Tahrir Square – Yesterday was my first trip to downtown Cairo. There’s such a beautiful mix of modern business and antique architecture. On the streets are men and women waiting for buses, or men sitting having tea while parents rush there smartly dressed youngsters off to school. Above everything are these old French windows and balconies, their crests and curls clashing with modern concrete and satellite dishes.
Photos like this make me feel like I’m staring at some sort of abstract art, something not quite fitting together but surprisingly cohesive when you stand back far enough. If you were to take any part of it and zoom in so that the rest fades on the periphery, it would tell you a story. Zoom out again and you have what history really looks like. A jumble of stories often smashed together, or too far apart, one seeming to overlap another word shouldn’t and none of them in the nice clear clean lines of our textbooks.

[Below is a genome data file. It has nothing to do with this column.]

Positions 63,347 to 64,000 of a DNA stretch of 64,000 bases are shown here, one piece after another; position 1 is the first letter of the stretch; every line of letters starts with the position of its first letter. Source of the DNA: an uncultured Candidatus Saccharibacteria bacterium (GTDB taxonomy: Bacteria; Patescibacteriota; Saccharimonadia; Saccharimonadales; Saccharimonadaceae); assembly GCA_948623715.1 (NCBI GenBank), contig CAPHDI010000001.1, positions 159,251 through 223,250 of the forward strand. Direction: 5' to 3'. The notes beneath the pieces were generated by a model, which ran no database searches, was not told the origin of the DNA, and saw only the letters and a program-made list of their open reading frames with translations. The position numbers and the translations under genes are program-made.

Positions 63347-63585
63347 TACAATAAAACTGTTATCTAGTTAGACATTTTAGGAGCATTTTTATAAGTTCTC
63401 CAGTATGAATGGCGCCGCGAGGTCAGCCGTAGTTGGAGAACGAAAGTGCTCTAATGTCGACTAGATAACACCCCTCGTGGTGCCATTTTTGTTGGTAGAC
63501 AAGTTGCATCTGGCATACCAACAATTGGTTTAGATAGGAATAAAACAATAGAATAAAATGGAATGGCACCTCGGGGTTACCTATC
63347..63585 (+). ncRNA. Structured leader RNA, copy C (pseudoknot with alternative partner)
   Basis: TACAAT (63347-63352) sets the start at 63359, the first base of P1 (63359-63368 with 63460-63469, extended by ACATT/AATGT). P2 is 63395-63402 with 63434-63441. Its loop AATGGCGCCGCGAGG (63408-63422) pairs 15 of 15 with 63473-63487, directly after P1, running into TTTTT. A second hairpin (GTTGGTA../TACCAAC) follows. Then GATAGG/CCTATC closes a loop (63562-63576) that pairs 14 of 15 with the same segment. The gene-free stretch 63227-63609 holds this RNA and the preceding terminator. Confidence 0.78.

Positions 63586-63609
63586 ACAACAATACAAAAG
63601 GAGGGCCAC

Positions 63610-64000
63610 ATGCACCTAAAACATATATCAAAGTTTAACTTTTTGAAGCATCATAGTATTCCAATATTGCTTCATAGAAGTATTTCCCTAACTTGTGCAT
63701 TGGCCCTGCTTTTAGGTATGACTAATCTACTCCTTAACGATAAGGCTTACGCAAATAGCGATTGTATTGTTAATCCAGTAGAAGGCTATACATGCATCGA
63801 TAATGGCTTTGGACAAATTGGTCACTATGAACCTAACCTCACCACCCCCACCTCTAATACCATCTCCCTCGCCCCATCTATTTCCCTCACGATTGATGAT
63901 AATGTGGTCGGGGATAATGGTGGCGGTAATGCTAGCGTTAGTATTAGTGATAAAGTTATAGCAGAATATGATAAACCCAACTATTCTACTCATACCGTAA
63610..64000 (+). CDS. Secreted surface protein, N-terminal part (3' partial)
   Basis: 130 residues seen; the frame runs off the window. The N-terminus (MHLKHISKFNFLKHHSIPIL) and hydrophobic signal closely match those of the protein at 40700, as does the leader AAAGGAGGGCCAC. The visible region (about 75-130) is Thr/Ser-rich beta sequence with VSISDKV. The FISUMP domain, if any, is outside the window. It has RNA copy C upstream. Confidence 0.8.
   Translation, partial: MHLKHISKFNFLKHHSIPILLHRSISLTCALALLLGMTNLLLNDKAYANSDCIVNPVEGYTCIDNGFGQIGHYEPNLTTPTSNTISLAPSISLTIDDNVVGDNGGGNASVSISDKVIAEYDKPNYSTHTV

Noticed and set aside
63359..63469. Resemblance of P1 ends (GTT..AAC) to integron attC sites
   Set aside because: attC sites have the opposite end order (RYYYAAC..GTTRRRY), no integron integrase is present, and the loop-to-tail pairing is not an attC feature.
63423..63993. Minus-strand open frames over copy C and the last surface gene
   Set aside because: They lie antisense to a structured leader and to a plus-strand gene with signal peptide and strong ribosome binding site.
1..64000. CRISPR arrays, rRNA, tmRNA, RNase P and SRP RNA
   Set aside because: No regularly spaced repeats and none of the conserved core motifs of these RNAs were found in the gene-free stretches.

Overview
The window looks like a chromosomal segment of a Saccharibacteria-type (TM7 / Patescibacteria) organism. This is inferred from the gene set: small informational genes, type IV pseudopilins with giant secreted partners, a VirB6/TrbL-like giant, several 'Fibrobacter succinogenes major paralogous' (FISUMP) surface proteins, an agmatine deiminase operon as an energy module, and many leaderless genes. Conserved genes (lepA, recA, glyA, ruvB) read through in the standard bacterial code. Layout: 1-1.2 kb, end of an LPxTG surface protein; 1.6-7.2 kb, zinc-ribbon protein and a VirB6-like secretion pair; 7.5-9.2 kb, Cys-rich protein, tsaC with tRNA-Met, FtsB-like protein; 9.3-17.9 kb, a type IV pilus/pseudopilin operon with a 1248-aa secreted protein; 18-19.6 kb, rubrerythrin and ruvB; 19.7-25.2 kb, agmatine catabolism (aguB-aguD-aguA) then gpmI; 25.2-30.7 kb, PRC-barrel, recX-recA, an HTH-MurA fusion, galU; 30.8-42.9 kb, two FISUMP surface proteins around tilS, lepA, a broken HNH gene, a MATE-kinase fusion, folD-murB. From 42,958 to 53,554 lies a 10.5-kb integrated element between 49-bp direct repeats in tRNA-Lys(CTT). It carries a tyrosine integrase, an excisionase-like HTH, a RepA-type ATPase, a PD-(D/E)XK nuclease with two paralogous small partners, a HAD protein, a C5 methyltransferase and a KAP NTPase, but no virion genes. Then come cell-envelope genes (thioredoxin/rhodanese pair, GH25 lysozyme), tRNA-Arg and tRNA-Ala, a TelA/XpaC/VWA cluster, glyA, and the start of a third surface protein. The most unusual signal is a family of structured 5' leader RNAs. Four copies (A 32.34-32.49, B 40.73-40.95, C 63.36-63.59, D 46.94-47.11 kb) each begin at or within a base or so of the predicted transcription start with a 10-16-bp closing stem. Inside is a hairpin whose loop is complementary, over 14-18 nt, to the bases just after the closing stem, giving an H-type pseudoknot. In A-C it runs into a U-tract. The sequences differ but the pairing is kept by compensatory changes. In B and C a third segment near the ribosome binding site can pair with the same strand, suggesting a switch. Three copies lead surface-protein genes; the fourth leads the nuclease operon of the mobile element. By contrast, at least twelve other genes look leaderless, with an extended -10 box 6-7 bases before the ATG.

People are this way too. We like to try to zoom in on a certain part of them that are more comfortable and convenient to ourselves, but you can’t do that with people anymore than you can with history. You can look at a piece of it for a moment, yes. But it won’t make sense until you stand back and let yourself be disconcerted by reality.
Written by Rachel Lee Davis, artistic director of FrameMaker Arts. Rachel is currently on an ethnographic exploration in Cairo, Egypt with her family and will be contributing her experiences on our blog.